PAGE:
By Miriam Raftery
February 7, 2014 (Sacramento)—Two California legislators have teamed up in an effort to curtail the National Security Agency (NSA) from warrantless surveillance of all Americans. Senate Bill 828 is coauthored by Republican State Senators Joel Anderson, who represents most of East County, and Democrat Ted Lieu from Torrance.
“I support this bill because I support the Constitution, our Fourth Amendment rights and our freedoms to live in the United States of America,” Senator Anderson stated in a press release.
The bill would prohibit state agencies and officials, as well as corporations that provide services to the state, from assisting the NSA in collecting data without warrants on 38 million Californians. Services that the NSA relies upon include power and water needed to cool its powerful supercomputers.
Firms such as internet service providers or telecommunications companies could potentially lose lucrative state contracts if they assist the NSA with data collection on their customers. The measure could even be used to cut off power to any NSA data collection centers in areas with municipally owned utilities.
This bill would also ban the use of electronic data or metadata provided by the federal government or a corporation that was obtained without a federal warrant, as specified, from being used in a state or local criminal investigation or prosecution.
SB 828 is based on model legislation called “The Fourth Amendment Protection Act” proposed by the Tenth Amendment Center under a project called “Nullify the NSA.” It seeks to restore Constitutional protections against unreasonable search and seizure guaranteed by the Fourth Amendment.
A federal judge recently ruled that the NSA’s widespread collection of Americans’ phone records is unconstitutional, calling the sweep “near Orwellian.”
“All 317 million Americans cannot reasonably be considered to be suspicious simply for making or receiving telephone calls,” Senator Lieu stated. “The NSA’s blanket seizure of the telephone records of all Americans is therefore an `unreasonable seizure’ under the Fourth Amendment,” he added, noting that our Founding Fathers enacted the Bill of Rights because they understood the dangers of an out of control government, having fled the tyranny of English rule.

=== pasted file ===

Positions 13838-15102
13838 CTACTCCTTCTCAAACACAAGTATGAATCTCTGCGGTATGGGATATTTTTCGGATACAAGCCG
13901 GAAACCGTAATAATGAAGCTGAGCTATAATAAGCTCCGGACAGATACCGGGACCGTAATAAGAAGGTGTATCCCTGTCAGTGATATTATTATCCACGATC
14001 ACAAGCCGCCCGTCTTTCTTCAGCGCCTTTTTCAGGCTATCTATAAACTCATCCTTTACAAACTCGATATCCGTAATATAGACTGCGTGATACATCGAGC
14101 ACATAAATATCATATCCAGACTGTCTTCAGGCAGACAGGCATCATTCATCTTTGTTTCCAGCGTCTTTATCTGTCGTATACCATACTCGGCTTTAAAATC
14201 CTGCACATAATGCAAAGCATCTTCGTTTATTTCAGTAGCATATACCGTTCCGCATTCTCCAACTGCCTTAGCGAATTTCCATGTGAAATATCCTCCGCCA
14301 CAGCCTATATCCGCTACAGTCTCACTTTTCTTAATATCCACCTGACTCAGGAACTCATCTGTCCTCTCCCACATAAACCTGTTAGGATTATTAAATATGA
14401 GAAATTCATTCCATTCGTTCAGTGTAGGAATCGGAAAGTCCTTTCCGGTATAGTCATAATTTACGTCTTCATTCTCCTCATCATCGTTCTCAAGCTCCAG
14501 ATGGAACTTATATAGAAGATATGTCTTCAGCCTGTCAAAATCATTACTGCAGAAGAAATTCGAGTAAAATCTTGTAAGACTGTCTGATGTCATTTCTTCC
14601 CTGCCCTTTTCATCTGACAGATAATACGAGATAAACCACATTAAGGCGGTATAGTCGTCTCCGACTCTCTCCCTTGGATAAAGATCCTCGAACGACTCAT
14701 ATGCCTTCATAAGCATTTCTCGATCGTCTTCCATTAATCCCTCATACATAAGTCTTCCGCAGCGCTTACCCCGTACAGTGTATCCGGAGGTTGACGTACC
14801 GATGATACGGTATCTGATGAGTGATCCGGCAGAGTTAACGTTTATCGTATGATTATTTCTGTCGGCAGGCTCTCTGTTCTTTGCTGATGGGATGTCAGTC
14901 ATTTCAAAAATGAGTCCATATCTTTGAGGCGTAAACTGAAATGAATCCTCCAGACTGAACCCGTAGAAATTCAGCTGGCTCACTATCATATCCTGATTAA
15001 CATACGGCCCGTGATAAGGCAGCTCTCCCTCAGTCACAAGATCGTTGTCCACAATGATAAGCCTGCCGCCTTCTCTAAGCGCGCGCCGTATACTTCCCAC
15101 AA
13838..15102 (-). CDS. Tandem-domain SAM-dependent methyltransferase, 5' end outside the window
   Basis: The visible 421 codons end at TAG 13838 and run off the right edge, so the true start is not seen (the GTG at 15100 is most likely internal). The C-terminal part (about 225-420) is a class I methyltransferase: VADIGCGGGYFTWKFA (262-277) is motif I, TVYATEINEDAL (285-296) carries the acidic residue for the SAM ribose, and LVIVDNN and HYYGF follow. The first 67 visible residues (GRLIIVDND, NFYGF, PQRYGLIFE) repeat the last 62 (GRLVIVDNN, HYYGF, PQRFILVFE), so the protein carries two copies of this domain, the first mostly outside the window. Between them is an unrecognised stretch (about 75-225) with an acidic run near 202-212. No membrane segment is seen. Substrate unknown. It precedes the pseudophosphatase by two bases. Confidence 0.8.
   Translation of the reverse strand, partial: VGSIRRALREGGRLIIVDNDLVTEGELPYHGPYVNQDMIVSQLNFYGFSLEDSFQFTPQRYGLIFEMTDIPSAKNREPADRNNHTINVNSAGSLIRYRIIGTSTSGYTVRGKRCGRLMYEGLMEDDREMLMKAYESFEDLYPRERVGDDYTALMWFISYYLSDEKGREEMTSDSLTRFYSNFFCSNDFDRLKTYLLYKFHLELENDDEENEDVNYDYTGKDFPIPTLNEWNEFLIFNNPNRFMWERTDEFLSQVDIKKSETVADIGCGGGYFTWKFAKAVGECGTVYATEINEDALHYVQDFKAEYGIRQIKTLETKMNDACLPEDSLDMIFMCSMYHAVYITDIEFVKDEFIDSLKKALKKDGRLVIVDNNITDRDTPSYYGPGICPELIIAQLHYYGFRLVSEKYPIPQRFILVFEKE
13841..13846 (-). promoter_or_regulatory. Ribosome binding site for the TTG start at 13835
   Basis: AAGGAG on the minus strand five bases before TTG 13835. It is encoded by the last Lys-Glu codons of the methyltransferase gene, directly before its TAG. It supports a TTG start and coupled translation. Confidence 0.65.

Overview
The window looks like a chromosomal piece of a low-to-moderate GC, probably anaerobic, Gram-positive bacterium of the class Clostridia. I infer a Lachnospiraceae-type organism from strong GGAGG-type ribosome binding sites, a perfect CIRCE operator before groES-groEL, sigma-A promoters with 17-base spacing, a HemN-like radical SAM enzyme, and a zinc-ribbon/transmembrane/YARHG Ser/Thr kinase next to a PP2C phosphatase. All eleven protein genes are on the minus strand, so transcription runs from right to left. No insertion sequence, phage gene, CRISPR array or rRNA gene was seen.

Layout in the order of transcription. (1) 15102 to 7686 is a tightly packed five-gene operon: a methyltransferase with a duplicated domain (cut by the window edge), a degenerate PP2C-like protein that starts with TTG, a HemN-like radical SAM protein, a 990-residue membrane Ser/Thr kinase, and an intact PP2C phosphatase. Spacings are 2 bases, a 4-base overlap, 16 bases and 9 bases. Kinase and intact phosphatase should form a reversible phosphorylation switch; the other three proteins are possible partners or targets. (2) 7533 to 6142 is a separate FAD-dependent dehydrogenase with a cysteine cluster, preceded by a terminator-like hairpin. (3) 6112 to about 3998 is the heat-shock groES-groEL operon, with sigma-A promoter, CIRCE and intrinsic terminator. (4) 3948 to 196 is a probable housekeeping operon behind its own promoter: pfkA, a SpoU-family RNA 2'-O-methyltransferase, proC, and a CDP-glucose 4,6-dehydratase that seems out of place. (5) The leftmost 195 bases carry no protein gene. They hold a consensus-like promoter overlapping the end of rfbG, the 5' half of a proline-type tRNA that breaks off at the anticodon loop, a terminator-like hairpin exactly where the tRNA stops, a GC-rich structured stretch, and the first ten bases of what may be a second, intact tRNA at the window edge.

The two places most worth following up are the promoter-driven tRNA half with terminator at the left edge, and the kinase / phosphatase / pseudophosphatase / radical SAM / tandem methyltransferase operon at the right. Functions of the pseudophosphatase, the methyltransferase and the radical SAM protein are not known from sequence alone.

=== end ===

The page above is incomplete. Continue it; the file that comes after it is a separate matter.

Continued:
The measure is based on the concept of state nullification. The Tenth Amendment Center explains that this concept began with then Vice President Thomas Jefferson when he authored what came to be known as the Kentucky Resolutions of 1798. The resolutions made the case that the federal government is a creature of the states, and that states have the authority to judge the constitutionality of the federal government’s laws and decrees. He also argued that states should refuse to enforce laws which they deem unconstitutional.
James Madison wrote a similar resolution for Virginia and asserted that whenever the federal government exceeds its constitutional limits and begins to oppress the citizens of a state, that state’s legislature is “duty bound” to interpose its power and prevent the federal government from victimizing its people.
In California, Lieu previously carried a resolution asking Congress to stop the NSA’s unconstitutional practices. That measure passed almost unanimously, 32-1, which could bode well for SB 828’s chances of winning passage in Sacramento. The bill is also drawing cautious praise from civil liberties groups including the American Civil Liberties Union (ACLU).
On the other hand, high-tech firms or other companies fearing loss of business could oppose the measure—and Governor Jerry Brown has vetoed some recent consumer privacy measures if law enforcement voiced opposition.